When God forgives us, he separates our sin from us. This means God puts distance between us and our failures. How much distance? As King David famously said in Psalm 103:12, "As far as the east is from the west, so far does he remove our transgressions from us." East and west never meet, and neither does your sinful past ever meet you again...unless you hold on to it.
Even though God has wiped our record clean, we have the tendency to revisit our failures. If we keep it up, we eventually wallow in the dirt and filth of that which should be discarded, re-committing the very sin that hurt us in the first place.
A key to forgiving yourself and moving beyond your failures is distance. Chronological or geographical distance may be a part of the process, but the real distance is within your mind.
Scripture says that God "remembers our sin no more." This doesn't mean that he gets amnesia, but that he chooses not to bring it up again. It is as if your sin never happened. Your transgressions have been erased from his records.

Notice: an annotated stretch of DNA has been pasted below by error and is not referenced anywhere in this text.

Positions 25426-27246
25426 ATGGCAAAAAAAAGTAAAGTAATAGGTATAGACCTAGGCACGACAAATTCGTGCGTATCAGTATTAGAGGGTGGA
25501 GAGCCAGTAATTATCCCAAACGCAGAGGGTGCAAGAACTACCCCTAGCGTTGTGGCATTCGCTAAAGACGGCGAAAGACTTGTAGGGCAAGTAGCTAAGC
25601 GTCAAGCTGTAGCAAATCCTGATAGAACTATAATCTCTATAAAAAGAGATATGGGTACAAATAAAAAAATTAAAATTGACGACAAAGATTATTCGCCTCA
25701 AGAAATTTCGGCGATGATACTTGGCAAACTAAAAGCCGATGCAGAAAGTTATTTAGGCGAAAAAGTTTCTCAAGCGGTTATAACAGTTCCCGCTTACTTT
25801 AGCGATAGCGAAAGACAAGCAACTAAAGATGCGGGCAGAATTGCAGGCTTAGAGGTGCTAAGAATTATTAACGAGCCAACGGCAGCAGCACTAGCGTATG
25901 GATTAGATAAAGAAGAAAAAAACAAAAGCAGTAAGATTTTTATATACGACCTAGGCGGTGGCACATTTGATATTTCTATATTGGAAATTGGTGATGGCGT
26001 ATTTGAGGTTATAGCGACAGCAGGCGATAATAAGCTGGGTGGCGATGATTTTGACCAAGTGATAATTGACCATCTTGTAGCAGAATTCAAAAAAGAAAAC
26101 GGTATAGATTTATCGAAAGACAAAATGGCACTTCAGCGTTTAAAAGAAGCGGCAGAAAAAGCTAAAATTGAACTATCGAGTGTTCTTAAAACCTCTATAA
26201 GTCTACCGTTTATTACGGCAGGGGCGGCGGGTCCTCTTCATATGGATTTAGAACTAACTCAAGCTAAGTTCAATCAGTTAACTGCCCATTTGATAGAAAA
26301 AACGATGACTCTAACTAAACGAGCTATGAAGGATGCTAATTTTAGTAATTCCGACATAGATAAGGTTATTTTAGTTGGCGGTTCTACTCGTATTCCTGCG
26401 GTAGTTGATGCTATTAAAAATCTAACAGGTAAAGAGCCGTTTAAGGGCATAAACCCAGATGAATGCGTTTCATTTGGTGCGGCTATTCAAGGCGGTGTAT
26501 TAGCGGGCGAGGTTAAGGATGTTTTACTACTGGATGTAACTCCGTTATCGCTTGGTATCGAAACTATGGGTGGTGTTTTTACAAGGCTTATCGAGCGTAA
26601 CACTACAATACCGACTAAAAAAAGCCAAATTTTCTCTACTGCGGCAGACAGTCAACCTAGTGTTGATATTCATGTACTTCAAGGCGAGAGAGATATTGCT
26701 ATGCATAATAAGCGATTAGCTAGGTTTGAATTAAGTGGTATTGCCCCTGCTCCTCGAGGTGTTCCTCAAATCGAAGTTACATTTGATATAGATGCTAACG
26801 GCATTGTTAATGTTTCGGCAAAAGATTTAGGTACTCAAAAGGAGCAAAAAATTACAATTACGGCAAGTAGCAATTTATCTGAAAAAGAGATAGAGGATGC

When dealing with forgiving yourself, you need to make the same decision God does: choose not to bring it up again. Don't go there. Make the decision to bury it. It may mean throwing away a momento or destroying a symbol of your sin. When we put distance between our sin and ourselves, we are doing what God does. God has wiped our record clean, and if we are to follow him we must model his forgiveness.
This principle also applies when we are dealing with the sins of others. When we forgive another, we must also forget the sin; that is, choose not to bring it up. If we refuse to put distance between other people and their failures, forgiveness will remain a theoretical concept never practiced.